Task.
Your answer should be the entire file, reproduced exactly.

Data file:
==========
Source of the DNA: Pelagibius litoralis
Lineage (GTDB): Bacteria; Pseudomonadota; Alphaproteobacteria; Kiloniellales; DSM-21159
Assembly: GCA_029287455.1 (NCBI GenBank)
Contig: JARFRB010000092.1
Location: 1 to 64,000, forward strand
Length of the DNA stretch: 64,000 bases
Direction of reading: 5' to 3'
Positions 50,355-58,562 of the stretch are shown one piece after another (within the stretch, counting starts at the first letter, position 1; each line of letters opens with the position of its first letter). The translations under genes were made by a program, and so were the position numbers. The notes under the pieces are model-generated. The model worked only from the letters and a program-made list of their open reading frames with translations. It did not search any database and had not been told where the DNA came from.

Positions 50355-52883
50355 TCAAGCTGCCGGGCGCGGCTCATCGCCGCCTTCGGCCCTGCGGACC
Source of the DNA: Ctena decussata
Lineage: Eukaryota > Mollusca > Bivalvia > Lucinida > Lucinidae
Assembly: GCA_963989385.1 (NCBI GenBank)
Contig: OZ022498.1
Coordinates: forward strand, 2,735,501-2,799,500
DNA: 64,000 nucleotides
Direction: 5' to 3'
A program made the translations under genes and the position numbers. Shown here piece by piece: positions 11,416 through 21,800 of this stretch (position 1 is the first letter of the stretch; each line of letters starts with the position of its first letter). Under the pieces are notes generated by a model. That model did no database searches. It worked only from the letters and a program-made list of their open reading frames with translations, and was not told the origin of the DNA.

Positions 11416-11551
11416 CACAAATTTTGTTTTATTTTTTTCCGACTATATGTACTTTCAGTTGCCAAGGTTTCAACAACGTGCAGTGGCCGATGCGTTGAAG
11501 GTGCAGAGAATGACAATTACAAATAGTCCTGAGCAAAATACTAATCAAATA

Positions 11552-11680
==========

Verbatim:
Source of the DNA: Pelagibius litoralis
Lineage (GTDB): Bacteria; Pseudomonadota; Alphaproteobacteria; Kiloniellales; DSM-21159
Assembly: GCA_029287455.1 (NCBI GenBank)
Contig: JARFRB010000092.1
Location: 1 to 64,000, forward strand
Length of the DNA stretch: 64,000 bases
Direction of reading: 5' to 3'
Positions 50,355-58,562 of the stretch are shown one piece after another (within the stretch, counting starts at the first letter, position 1; each line of letters opens with the position of its first letter). The translations under genes were made by a program, and so were the position numbers. The notes under the pieces are model-generated. The model worked only from the letters and a program-made list of their open reading frames with translations. It did not search any database and had not been told where the DNA came from.

Positions 50355-52883
50355 TCAAGCTGCCGGGCGCGGCTCATCGCCGCCTTCGGCCCTGCGGACC
Source of the DNA: Ctena decussata
Lineage: Eukaryota > Mollusca > Bivalvia > Lucinida > Lucinidae
Assembly: GCA_963989385.1 (NCBI GenBank)
Contig: OZ022498.1
Coordinates: forward strand, 2,735,501-2,799,500
DNA: 64,000 nucleotides
Direction: 5' to 3'
A program made the translations under genes and the position numbers. Shown here piece by piece: positions 11,416 through 21,800 of this stretch (position 1 is the first letter of the stretch; each line of letters starts with the position of its first letter). Under the pieces are notes generated by a model. That model did no database searches. It worked only from the letters and a program-made list of their open reading frames with translations, and was not told the origin of the DNA.

Positions 11416-11551
11416 CACAAATTTTGTTTTATTTTTTTCCGACTATATGTACTTTCAGTTGCCAAGGTTTCAACAACGTGCAGTGGCCGATGCGTTGAAG
11501 GTGCAGAGAATGACAATTACAAATAGTCCTGAGCAAAATACTAATCAAATA

Positions 11552-11680